Me too but to avoid confusions I accustomed myself to indicate when I use the word mass in this (currently) unusual sense. If I talk about mass without such an explanation than I mean rest mass (e.g. in my statement about photons in a virtual box).

 Quote by DrStupid Me too but to avoid confusions I accustomed myself to indicate when I use the word mass in this (currently) unusual sense. If I talk about mass without such an explanation than I mean rest mass (e.g. in my statement about photons in a virtual box).
Yes, that's how I understood your statement. The relativistic mass of a box in rest equals the rest mass of a box in rest. BTW I found an account of a real box with photon:
http://www.abc.net.au/science/articl...15/1872353.htm

 Quote by harrylin The relativistic mass of a box in rest equals the rest mass of a box in rest.
That depends what you mean by "in rest". If you mean that the walls of the box are stationary than you are wrong. If you mean that the box has no momentum than you are right but a virtual box containing one photon has momentum in every frame of reference.

 Quote by TrickyDicky I wonder how this translates to more realistic scenarios where there are no truly inertial frames. More specifically, shouldn't the equation E=mc2 even though derived from SR, really be more of a GR formula? I guess it can't be given that neither mass nor energy are well defined in GR.
The SR equation E2 = p2c2 + m2c4 has an analogy in GR:

gαβ Pα Pβ = m2 c2

where Pα is the 4-momentum, which is defined in GR, as well as SR.

 Quote by DrStupid That depends what you mean by "in rest". If you mean that the walls of the box are stationary than you are wrong. If you mean that the box has no momentum than you are right but a virtual box containing one photon has momentum in every frame of reference.
It seems that we are actually disagreeing on this.
As a photon has no rest mass (it's an impossibility!), I assumed that you meant the mass of a system in which the box is in rest - which is also the time-averaged rest mass of the system if the box has perfect mirrors. Compare:
- http://www.weburbia.com/physics/light_mass.html
- http://math.ucr.edu/home/baez/physic...y/SR/mass.html (note: I was slightly involved with that)

It's conceptually similar to a box with loss-less bouncing tennis balls inside: the time-averaged "rest mass" of the system is the sum of E/c2 of the parts.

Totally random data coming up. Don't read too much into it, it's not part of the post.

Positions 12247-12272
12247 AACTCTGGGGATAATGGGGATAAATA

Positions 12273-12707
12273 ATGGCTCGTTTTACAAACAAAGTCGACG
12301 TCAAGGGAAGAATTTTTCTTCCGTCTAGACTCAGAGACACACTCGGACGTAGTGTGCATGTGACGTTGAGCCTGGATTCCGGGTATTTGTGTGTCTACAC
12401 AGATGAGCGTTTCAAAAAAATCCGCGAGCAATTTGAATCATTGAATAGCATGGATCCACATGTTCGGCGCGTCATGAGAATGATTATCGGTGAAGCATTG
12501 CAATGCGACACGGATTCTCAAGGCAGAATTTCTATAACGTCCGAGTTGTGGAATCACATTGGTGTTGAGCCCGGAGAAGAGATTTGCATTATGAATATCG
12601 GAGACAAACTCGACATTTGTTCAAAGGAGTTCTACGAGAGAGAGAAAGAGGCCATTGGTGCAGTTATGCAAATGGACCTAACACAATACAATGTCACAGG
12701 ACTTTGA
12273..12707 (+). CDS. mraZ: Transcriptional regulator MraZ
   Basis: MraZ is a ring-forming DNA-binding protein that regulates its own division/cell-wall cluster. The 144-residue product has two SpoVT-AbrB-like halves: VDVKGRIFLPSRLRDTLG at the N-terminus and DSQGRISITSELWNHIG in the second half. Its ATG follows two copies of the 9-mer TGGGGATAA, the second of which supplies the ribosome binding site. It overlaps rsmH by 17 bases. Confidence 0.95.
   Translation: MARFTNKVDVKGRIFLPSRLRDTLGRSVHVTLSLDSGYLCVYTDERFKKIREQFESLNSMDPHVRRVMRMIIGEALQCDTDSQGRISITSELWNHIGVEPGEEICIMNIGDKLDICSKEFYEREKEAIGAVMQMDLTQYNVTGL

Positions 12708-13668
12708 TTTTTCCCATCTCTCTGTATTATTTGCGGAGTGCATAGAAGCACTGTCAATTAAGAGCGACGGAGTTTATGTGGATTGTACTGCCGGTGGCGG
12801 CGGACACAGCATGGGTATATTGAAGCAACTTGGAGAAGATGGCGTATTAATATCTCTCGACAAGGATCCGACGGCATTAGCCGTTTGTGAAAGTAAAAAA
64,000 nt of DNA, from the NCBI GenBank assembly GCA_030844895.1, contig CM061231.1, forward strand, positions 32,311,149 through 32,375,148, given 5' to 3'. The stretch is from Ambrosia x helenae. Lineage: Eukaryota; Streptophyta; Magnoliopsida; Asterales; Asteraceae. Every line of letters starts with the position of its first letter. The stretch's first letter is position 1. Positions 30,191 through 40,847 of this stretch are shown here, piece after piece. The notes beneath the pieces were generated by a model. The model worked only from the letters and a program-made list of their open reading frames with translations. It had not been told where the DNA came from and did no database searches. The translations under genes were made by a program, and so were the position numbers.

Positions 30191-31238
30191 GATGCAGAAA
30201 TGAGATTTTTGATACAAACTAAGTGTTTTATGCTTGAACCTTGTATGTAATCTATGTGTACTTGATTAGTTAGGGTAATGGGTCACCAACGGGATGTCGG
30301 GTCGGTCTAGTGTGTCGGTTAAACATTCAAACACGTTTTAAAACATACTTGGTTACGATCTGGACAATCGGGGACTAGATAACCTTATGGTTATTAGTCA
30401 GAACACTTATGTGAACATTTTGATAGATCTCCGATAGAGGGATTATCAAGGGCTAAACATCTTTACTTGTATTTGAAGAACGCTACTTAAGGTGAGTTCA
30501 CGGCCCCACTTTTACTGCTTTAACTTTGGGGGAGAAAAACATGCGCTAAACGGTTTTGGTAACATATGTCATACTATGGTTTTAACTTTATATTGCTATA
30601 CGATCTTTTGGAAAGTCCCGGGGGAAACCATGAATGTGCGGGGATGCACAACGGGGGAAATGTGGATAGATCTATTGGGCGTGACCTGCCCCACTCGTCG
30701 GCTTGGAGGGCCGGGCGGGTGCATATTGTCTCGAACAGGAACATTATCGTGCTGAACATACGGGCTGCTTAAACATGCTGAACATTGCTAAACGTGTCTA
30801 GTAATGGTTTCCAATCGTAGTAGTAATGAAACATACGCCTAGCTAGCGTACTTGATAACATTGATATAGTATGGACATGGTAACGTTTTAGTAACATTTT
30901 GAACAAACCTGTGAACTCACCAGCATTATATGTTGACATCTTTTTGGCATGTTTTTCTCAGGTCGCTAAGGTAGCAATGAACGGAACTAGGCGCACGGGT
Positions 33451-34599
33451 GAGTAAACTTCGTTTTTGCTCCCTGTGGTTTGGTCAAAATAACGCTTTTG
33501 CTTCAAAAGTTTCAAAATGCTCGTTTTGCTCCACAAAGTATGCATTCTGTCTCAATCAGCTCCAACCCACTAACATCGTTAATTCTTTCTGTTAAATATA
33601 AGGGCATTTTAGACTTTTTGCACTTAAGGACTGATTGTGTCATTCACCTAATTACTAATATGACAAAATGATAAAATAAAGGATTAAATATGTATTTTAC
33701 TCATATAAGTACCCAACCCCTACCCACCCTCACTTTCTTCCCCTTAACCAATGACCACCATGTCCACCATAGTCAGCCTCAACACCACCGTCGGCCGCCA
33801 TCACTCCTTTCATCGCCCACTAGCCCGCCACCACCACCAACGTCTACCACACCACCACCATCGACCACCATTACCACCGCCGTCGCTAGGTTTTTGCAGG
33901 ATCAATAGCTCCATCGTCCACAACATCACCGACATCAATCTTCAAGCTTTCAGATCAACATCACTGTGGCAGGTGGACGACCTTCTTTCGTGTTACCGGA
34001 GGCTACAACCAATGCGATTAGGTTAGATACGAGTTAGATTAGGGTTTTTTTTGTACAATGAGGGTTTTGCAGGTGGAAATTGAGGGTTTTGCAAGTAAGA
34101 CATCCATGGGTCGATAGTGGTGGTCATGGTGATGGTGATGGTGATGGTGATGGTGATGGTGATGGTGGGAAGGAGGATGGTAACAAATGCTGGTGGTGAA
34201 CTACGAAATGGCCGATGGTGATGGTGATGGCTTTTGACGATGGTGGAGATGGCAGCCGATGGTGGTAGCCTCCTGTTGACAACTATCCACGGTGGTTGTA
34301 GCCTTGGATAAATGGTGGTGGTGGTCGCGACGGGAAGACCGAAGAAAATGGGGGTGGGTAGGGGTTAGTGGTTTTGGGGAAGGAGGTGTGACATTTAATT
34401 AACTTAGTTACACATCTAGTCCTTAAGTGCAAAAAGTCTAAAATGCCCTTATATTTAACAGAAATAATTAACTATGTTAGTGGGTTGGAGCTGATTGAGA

Quote by harrylin I assumed that you meant the mass of a system in which the box is in rest
See above: What do you mean with "in rest"? I mean "with no momentum".

 Quote by DrStupid See above: What do you mean with "in rest"? I mean "with no momentum".
A virtual mass-less container cannot have momentum at any condition, incl. "not in rest"; and a photon cannot have "no momentum" and cannot be "in rest". In such an example "in rest" can only refer to the displacement of the container itself; expressed in Lorentz coordinates its walls have that dx/dt=0.

 Quote by harrylin A virtual mass-less container cannot have momentum
Do you really want to talk about the mass of a mass-less container? This discussion makes sense for the container including its content only and that's what I am talking about.

 Quote by DrStupid Do you really want to talk about the mass of a mass-less container? This discussion makes sense for the container including its content only and that's what I am talking about.
It appears that you did mean a system with a photon in rest which is impossible in SR, as I already mentioned in post #44. As we didn't advance from there and it has little to do with the topic, I'll leave it at that.

 Quote by harrylin It appears that you did mean a system with a photon
No, I don't. I am talking about a virtual box containing one or more photons. As I told you in #42 a box containing a single photon has momentum in every frame of reference (due to the momentum of the photon). Thus it has no rest frame and therefore no rest mass. But it has relativistic mass (due to the energy of the photon).